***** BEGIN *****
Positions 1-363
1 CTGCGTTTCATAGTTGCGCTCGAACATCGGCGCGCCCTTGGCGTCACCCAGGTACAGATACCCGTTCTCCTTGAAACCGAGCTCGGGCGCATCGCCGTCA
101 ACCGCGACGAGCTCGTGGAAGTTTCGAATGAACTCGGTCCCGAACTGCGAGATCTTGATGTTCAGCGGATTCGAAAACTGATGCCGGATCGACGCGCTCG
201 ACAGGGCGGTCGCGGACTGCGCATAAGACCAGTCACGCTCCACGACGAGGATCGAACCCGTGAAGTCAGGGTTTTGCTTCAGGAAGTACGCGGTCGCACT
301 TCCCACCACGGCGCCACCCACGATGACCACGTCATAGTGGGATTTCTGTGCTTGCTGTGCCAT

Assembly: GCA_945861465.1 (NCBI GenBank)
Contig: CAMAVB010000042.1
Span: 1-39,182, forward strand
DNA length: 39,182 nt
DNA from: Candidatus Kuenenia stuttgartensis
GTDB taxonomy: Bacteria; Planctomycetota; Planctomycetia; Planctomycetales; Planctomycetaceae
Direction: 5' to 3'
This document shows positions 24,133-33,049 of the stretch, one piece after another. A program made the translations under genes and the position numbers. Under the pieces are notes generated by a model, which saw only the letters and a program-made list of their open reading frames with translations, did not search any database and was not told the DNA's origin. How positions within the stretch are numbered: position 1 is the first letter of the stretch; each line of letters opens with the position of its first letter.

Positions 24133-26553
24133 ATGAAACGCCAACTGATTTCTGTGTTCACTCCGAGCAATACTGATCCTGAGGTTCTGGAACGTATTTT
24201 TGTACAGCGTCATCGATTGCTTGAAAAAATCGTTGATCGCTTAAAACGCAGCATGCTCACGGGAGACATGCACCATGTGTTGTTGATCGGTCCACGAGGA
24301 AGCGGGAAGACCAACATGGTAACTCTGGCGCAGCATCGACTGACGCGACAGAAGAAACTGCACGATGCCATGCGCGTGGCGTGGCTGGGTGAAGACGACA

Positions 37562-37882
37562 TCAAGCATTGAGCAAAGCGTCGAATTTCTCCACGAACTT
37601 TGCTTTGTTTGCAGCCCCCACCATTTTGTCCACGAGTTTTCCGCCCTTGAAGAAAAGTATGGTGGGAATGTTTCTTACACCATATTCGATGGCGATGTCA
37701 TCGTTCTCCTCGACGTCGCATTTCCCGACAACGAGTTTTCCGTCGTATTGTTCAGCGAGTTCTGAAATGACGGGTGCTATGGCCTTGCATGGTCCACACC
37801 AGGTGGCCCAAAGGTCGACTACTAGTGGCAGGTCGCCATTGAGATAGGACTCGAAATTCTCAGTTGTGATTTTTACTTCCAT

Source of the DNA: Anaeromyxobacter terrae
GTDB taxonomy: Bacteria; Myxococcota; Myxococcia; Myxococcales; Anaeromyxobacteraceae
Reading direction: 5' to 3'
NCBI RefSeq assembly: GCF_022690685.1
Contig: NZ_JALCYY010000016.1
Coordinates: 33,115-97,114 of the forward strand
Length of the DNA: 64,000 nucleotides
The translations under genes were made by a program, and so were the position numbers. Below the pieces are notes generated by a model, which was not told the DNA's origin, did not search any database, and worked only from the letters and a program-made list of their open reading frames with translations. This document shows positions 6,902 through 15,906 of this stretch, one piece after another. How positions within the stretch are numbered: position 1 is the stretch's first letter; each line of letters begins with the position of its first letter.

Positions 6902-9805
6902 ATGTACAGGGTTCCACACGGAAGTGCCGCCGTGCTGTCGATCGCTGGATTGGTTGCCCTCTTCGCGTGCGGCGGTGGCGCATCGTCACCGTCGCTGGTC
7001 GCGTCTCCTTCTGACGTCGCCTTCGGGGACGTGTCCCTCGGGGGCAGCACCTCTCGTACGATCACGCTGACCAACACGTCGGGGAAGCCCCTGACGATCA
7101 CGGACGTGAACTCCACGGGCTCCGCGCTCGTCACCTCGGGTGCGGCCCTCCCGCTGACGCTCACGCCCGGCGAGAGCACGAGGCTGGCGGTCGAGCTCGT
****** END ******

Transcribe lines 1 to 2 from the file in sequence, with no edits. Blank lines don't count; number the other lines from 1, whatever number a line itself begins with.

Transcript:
Positions 1-363
1 CTGCGTTTCATAGTTGCGCTCGAACATCGGCGCGCCCTTGGCGTCACCCAGGTACAGATACCCGTTCTCCTTGAAACCGAGCTCGGGCGCATCGCCGTCA